Posted by email@example.com | Posted in Education, Greenhouse Gas, Science | Posted on 25-03-2010
This week, the Proceedings of the National Academy of Sciences published research that directly links a dramatic rise in atmospheric greenhouse gases due to extended volcanic activity with mass extinction at the end of the Triassic Period. In English - we have precedent that greenhouse gas increases lead to significant changes in the weather/atmosphere.
Earlier this month, Secretary of Energy Stephen Chu spoke at Stanford on the Global Clean Energy Challenge. With American belief in, and action on, climate change lagging behind much of the rest of the world, he took a moment to explain a key component of the data that shows that the increased carbon in the atmosphere is the direct result to humans digging up fossil fuels and spewing them into the air. We now have the US government stating current greenhouse gas increases are caused by man.
He called the Carbon 14 (C14) ratio “more than a smoking gun” that points directly to anthropogenic carbon accumulation in the atmosphere. Created by cosmic rays coming into the atmosphere, the C14 isotope infuses into everything that is currently living. The radioactive half-life of C14 is 5,700 years, so the C14 isotope is gone in organic matter that has been buried for a long time.
He pointed out that CO2 in the atmosphere has increased 40% since industrial revolution. When we dig up fossil fuels and put that carbon into atmosphere, it dilutes the C14 isotope naturally present in the atmosphere. We see a consistently declining ratio of the C14 isotope within the constant increase of CO2 overall.
Carbon is speaking through the voices of the world’s top scientists. Though it reveals that we are responsible for its accumulation, if you include other GHGs the increase in atmospheric concentration is closer 50%. This is significant. Noting recent satellite data that reveals that the amount of heat energy hitting earth remains constant while the amount of heat leaving earth has decreased, Chu remarked that the Earth will seek a new equilibrium to accommodate higher temperatures.
Climate is not current weather and, though we are seeing early indications, the long-term effects are much more significant. If we continue spewing toxic gases into the air like billions of little volcanoes, we could find ourselves making room for Earth’s next inhabitants.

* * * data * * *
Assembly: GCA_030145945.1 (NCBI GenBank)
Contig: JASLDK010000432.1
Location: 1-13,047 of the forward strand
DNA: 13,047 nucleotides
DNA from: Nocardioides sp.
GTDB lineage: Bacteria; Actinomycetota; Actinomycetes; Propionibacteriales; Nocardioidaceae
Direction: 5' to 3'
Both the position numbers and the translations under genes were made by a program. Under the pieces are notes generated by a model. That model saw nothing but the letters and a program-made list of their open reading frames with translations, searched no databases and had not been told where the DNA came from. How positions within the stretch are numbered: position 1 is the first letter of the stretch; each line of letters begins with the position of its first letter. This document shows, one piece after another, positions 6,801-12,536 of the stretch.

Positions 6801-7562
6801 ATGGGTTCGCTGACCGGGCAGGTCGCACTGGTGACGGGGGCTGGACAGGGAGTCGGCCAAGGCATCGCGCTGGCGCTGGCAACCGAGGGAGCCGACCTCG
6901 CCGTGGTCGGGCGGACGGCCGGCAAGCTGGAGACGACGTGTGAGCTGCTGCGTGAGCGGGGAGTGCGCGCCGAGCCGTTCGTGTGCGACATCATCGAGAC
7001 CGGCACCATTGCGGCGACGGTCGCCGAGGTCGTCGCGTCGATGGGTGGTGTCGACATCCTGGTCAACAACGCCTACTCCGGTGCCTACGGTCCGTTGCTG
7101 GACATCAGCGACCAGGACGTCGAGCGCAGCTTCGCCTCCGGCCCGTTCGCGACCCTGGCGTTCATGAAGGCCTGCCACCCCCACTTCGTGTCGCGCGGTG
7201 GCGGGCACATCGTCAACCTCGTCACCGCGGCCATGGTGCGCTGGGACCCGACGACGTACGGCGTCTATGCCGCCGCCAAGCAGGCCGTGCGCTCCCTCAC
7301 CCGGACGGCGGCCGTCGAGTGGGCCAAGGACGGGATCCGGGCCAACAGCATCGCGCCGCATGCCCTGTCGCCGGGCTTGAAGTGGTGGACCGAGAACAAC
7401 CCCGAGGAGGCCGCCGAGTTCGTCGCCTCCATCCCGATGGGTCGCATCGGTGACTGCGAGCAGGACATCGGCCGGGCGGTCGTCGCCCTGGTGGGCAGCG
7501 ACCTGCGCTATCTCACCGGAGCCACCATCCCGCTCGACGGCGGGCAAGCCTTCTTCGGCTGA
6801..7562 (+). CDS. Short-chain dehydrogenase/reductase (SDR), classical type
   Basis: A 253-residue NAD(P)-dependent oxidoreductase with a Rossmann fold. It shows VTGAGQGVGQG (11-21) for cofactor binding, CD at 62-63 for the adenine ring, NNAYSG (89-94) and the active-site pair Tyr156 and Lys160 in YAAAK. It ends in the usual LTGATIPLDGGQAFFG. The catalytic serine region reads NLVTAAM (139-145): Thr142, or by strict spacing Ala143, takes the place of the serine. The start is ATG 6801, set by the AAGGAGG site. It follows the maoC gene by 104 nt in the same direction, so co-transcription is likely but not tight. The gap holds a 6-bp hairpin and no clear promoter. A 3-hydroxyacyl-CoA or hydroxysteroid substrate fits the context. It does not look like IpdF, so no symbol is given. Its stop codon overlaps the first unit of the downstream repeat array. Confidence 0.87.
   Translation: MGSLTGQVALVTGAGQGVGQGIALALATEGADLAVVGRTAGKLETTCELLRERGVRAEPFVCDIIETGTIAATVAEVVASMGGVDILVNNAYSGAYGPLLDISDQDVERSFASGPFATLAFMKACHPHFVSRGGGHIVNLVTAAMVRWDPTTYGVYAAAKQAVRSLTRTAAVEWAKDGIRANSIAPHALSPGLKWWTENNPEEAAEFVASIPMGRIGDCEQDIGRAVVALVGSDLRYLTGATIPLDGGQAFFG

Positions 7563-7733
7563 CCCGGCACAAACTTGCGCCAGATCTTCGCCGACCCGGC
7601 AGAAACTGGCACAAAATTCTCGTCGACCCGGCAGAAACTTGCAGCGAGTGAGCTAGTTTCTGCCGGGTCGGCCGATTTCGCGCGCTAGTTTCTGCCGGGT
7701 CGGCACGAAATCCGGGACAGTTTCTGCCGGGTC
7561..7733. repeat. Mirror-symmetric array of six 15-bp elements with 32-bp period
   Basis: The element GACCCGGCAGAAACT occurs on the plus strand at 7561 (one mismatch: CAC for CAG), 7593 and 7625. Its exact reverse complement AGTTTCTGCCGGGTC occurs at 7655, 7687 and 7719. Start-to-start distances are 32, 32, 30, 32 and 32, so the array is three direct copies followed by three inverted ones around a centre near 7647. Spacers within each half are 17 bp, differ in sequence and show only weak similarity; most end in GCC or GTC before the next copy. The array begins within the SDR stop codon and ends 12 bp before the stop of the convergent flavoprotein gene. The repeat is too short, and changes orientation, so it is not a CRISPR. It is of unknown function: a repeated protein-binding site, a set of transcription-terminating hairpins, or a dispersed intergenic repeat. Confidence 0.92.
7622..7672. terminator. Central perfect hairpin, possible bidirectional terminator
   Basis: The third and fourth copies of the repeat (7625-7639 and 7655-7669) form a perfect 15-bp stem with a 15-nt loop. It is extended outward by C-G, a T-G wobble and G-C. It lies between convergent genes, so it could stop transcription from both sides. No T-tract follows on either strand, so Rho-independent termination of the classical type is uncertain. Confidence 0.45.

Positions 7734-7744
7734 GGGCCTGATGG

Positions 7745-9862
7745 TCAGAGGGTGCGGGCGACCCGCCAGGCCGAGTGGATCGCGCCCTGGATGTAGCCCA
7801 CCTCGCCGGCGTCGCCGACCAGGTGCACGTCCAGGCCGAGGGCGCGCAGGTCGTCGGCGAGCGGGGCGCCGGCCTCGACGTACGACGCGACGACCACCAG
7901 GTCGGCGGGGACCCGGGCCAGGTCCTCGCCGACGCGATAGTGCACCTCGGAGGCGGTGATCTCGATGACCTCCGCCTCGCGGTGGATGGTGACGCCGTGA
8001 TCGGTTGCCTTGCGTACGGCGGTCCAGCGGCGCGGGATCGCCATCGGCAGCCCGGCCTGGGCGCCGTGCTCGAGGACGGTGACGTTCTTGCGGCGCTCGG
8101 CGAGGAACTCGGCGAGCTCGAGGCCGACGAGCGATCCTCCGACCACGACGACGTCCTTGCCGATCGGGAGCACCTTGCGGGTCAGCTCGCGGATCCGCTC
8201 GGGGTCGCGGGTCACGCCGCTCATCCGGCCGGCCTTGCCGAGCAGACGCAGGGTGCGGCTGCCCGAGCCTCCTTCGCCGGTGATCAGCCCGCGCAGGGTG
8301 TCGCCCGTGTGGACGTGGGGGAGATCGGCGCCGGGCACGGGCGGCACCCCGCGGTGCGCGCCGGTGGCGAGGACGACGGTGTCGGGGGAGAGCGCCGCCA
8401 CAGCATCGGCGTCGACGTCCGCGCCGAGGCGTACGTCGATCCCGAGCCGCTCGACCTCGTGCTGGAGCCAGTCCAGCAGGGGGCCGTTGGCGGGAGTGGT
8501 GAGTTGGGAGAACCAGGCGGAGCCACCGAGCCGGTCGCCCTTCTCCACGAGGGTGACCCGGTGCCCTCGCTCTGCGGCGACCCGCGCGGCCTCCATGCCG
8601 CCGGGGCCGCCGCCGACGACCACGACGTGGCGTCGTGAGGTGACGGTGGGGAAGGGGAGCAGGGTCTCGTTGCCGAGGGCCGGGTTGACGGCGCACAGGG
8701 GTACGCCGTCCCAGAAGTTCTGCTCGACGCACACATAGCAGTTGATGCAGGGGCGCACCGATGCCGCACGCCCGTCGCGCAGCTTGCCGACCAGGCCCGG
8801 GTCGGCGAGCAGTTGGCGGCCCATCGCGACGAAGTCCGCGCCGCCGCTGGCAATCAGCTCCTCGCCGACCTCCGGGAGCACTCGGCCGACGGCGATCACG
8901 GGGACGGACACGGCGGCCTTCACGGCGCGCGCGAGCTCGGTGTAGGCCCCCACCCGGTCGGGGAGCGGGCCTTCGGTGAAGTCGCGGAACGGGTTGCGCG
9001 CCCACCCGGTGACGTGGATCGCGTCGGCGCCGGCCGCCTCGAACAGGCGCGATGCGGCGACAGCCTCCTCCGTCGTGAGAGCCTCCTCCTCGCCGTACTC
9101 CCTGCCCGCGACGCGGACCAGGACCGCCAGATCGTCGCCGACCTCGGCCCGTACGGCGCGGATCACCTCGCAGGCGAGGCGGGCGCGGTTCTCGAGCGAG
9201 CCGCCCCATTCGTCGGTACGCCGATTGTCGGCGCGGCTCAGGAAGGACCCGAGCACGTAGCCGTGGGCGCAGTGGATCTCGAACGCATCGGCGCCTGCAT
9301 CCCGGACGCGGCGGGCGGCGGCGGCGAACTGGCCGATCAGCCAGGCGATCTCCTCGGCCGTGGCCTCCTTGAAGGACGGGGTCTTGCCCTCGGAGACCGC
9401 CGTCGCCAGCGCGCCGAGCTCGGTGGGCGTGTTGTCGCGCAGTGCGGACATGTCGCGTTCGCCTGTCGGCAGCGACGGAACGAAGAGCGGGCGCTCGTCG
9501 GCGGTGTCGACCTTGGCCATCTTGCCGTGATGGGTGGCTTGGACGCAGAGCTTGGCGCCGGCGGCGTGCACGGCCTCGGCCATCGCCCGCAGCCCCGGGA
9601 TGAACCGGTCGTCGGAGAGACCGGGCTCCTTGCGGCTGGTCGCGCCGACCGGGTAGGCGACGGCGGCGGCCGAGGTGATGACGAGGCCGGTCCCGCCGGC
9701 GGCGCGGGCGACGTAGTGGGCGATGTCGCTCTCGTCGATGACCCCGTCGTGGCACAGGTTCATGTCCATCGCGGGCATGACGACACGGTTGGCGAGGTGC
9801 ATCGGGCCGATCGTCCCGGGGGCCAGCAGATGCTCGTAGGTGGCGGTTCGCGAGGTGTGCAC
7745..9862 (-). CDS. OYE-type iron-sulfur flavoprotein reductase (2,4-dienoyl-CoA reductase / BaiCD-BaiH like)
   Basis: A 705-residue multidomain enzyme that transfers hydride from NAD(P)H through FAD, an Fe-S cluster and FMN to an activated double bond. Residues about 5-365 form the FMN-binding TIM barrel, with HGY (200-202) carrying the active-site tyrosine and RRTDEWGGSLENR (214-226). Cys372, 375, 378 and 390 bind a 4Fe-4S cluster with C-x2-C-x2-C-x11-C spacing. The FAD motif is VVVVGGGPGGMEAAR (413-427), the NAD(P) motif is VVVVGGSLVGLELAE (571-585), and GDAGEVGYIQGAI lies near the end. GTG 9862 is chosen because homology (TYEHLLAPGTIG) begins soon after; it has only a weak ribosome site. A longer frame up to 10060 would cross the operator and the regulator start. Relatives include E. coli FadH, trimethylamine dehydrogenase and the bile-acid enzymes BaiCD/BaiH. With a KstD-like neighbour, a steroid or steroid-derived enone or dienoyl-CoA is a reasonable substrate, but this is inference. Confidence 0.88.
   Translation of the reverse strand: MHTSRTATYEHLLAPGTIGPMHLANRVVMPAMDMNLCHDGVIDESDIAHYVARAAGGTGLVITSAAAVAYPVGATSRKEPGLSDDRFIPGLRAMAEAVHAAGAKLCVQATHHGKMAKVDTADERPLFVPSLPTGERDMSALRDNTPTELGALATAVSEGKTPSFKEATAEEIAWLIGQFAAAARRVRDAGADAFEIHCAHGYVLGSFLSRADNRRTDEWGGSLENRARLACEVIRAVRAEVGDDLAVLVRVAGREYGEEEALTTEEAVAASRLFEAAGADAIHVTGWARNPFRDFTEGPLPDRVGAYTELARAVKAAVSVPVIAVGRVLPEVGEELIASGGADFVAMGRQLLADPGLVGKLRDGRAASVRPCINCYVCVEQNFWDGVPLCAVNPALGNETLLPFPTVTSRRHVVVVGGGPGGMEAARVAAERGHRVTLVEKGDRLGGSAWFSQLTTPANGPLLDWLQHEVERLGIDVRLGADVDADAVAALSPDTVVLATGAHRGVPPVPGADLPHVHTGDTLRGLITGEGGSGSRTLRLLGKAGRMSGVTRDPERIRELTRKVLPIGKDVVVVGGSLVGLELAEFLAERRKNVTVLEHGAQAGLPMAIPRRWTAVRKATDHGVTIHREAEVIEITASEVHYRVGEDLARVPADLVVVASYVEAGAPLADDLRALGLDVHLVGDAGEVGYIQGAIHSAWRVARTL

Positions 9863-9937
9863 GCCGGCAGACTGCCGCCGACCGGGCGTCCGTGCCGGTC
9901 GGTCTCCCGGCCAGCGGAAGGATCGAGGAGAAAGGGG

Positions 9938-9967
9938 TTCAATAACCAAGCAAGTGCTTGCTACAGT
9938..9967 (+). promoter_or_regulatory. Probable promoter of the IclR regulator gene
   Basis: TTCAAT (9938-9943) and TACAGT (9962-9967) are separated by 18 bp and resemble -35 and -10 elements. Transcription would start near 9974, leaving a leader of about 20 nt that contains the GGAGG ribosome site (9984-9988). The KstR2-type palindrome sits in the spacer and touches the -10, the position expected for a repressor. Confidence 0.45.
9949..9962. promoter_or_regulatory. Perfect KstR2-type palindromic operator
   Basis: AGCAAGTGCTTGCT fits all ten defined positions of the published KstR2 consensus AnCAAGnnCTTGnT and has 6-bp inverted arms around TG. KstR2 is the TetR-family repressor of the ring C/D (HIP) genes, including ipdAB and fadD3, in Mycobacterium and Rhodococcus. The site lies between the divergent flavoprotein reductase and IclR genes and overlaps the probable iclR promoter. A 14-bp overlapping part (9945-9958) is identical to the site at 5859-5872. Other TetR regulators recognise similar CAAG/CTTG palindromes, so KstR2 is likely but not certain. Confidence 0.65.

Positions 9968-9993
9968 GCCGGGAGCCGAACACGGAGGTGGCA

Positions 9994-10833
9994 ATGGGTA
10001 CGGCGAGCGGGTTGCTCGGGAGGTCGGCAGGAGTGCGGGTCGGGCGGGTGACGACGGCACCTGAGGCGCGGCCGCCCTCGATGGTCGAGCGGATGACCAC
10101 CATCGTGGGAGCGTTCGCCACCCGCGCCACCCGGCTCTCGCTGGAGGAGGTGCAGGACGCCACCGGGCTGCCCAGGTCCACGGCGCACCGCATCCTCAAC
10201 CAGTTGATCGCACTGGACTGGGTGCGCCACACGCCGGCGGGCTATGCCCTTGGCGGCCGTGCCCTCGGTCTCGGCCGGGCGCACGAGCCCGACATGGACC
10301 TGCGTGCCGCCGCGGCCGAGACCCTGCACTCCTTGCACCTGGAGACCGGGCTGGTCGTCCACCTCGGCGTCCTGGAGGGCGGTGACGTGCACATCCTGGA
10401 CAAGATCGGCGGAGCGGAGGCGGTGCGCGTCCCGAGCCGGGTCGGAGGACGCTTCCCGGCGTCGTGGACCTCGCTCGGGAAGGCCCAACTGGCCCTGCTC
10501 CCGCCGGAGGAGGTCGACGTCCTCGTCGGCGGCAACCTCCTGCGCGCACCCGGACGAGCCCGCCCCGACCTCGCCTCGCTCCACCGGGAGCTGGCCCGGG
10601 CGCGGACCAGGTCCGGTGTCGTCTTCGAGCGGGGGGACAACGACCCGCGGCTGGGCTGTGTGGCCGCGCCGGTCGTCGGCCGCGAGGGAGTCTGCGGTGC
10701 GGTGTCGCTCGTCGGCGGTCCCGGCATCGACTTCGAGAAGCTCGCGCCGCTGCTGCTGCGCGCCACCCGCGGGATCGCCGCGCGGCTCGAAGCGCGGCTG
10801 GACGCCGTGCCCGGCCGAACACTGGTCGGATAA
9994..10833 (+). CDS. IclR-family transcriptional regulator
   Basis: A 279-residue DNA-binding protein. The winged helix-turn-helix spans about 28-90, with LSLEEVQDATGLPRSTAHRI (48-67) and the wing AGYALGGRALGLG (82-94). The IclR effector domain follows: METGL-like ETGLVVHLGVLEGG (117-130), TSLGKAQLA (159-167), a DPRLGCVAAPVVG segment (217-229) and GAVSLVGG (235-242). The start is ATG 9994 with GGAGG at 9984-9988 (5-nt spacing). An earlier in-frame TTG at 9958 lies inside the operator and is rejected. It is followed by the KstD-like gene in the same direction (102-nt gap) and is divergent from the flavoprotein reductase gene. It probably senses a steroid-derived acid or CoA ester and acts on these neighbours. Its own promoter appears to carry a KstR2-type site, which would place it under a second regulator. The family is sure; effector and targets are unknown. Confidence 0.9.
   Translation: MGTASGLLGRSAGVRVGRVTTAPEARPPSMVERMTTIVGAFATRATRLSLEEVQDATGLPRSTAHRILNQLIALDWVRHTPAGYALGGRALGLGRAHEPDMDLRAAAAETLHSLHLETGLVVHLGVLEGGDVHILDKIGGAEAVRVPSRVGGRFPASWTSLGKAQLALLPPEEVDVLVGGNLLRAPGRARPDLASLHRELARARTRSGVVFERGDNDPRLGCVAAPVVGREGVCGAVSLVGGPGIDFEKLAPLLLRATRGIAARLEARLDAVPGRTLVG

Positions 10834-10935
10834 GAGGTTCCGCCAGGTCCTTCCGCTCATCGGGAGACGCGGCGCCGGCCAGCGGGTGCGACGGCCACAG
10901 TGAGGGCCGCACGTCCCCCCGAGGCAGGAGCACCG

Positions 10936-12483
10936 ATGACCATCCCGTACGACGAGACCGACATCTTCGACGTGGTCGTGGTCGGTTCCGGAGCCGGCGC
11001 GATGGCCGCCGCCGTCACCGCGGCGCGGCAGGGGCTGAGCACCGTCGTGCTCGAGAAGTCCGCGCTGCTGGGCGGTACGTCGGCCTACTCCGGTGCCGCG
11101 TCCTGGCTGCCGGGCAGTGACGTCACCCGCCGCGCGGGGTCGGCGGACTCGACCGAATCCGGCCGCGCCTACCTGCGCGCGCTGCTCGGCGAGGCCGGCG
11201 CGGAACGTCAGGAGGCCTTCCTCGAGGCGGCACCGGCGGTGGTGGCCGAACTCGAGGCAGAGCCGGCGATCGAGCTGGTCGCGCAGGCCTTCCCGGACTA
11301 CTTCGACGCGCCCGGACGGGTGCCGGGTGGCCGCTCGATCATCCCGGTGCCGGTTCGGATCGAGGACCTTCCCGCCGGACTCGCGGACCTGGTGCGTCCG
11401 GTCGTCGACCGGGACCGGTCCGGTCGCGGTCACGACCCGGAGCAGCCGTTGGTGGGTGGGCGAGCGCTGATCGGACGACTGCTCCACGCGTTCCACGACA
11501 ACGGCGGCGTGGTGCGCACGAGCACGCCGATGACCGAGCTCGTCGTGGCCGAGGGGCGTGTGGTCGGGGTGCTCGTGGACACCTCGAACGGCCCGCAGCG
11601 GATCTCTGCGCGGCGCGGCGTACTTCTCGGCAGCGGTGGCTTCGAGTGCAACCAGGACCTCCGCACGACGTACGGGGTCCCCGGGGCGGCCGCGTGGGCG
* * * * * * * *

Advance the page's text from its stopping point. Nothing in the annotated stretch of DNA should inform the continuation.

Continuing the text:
Posted by firstname.lastname@example.org | Posted in Carbon Neutral, Green, Science | Posted on 05-03-2010
The recent 60 Minute interview with K.R. Sridhar, former NASA rocket scientist and CEO of Bloom Energy, focused on home use of his much talked-about invention, the Bloom Box. However, current adoption and testing of the Bloom Box has been driven by 20 large companies in California with the immediate bottom-line necessity of cutting energy consumption. Some have been utilizing the technology for over a year, in part aided by heavy subsidization in California for energy upgrades.
FedEx, Wal-Mart, Staples, Google, and E-bay are among the companies that are testing the technology in California. Google was the first customer, and they have been running four units for the last eighteen months. Google’s use of the technology is not carbon neutral, as they are using natural gas to run the cell. However, they now use ½ the gas they used to for operations. John Donahoe of E-bay says that for its size, footprint, and consistent generation—their Bloom Box installations have provided five times more energy compared to the huge solar installation on their campus. In the 9 months since their implementation, the cells have saved the company $100,000 in energy cost. E-bay also uses bio-gas to fuel the cells—so their use of the fuel cell is carbon neutral.
KR originally developed the cell to produce oxygen on Mars. When the Mars mission fell away, he decided to work on a reverse process in the machine so that instead of releasing oxygen, it would use the air to feed a chemical reaction to produce electricity. Though much skepticism hovers around the efficacy of large scale adoption of fuel cell technology because of the cost or rarity of some materials previously needed to build and operate older-generation cells; the potential to harness the more efficient direct conversion of chemical energy, along with fuel flexibility (potentially carbon neutral), have held the technology in a strong position for further development.
John Door of Kleiner-Perkins, the man who discovered & funded Netscape, Amazon, and Google is the original funder behind the project. He saw great potential in the project and when KR asked for the first $100 million, John was undaunted; even though it was his first clean energy investment and he wasn’t at all sure it could be done. Stating that “new energy technologies could be the largest economic opportunity of the 21st century.” he took on the project.
At this point, investment in the Bloom Box has run closer to $400 million and, along with the secrecy that has shrouded the project until recently, there has been a tense buzz around the launch of the new fuel cell. KR gave 60 Minutes the first public peek at his invention. He takes beach sand, bakes it into a ceramic, cuts into squares and coats opposite sides of the disk with green & black inks (secret formula). The disks are stacked with metal plates between each, and this is the heart of the Bloom Box fuel cell. One disk powers one incandescent light bulb. The bigger the stack of disks and plates, the more potential for energy generation.